The question of exclusion has to be determined in the light of works used in the statue at the scheme of its relevant provisions their object and purpose. Each case requires an examination as to whether the statute provides the rights and remedies and with the scheme of the act the process provided will be conclusive.

In the case of Dhulabhai v. State of Madhya Pradesh[5] it was held that:

  • Where a statute gives finality to orders of special tribunals. The Civil courts jurisdiction must be said to be precluded if there is a sufficient resolution to do what the civil courts would generally do in a suit. Such a provision, however, would not disbar those cases where the stipulations of the particular Act have not been in accordance with or the statutory tribunal has not altered in accordance with the primary principles of judicial procedure.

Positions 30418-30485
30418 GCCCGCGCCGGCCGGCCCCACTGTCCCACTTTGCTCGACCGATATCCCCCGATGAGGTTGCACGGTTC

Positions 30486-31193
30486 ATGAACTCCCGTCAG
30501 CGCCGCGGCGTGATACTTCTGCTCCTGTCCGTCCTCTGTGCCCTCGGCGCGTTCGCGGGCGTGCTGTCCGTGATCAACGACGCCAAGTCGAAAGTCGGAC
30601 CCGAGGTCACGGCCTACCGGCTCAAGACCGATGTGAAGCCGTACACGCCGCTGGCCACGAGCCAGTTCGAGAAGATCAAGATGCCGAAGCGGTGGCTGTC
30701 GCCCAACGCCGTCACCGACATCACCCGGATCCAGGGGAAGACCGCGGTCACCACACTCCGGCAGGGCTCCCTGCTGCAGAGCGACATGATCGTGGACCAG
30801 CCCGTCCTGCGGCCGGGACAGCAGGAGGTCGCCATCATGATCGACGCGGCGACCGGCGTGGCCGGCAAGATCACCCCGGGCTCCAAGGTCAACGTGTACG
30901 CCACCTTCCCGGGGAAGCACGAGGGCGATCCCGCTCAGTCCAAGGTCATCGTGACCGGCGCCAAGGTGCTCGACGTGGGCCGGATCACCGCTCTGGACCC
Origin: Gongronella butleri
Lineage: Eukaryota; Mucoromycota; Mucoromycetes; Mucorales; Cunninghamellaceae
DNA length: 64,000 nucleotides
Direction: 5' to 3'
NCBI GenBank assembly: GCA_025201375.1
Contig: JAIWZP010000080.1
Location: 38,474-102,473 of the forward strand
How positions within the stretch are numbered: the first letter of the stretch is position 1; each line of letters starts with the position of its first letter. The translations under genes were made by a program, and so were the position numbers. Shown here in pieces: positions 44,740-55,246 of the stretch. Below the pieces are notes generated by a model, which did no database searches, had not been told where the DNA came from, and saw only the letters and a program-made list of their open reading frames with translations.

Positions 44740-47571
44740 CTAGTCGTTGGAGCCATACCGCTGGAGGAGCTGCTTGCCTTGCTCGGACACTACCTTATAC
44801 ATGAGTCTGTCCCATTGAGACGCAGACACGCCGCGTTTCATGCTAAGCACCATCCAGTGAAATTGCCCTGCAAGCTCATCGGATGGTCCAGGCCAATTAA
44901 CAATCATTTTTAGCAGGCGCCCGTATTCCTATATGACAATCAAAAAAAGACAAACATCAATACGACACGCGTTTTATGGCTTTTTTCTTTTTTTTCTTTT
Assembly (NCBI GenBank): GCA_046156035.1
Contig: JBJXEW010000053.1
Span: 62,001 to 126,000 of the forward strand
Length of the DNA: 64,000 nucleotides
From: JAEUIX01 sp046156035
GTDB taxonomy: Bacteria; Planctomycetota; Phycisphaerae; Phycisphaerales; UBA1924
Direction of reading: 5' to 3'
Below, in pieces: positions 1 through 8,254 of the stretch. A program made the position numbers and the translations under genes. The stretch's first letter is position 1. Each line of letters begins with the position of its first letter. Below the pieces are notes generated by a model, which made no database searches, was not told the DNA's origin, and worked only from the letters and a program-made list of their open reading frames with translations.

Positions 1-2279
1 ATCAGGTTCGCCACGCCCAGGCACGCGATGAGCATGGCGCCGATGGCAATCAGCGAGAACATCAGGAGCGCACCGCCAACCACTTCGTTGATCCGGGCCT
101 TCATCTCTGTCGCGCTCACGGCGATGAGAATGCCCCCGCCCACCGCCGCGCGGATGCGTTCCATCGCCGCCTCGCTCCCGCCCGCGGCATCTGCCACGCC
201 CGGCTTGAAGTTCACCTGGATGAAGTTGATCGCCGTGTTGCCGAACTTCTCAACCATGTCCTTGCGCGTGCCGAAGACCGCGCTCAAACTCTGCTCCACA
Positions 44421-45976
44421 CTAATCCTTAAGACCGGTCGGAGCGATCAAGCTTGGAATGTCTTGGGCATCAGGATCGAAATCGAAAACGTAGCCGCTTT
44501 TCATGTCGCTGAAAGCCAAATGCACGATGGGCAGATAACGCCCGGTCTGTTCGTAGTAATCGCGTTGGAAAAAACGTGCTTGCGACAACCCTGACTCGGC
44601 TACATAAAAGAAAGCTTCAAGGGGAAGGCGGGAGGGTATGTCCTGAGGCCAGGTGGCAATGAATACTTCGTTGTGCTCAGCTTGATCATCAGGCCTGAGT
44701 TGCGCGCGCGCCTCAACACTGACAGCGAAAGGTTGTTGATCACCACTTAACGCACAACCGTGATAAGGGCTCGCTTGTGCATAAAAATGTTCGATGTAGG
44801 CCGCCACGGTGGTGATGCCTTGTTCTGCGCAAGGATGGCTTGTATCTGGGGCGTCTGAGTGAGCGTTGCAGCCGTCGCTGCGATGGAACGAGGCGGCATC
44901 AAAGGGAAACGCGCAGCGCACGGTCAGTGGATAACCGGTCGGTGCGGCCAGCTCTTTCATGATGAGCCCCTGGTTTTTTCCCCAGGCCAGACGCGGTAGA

• Where there is an express bar of Jurisdiction of a court. An examination of the strategy of a particular Act to find the appropriateness or competency of the remedies put forward may be related, but this is not conclusive for sustaining the Jurisdiction of a civil court.
  •  Challenge to the provisions of a particular act as ultra-virus cannot be brought before tribunals constituted under the Act. Even the High Court cannot go into that question or revision or reference from decisions of tribunals.
  •  When a provision is already declared unconstitutional, or constitutionality of any provision is to be challenged, a suit is open.  A Writ of Certiorari may include a direction for refund if the claim is clearly within the time prescribed within the Limitation Act, but it is not a compulsory remedy to replace a suit.
  • Where the particular Act contains no machinery for refund of tax collected in excess of constitutional limits or is illegally Collected a suit lies.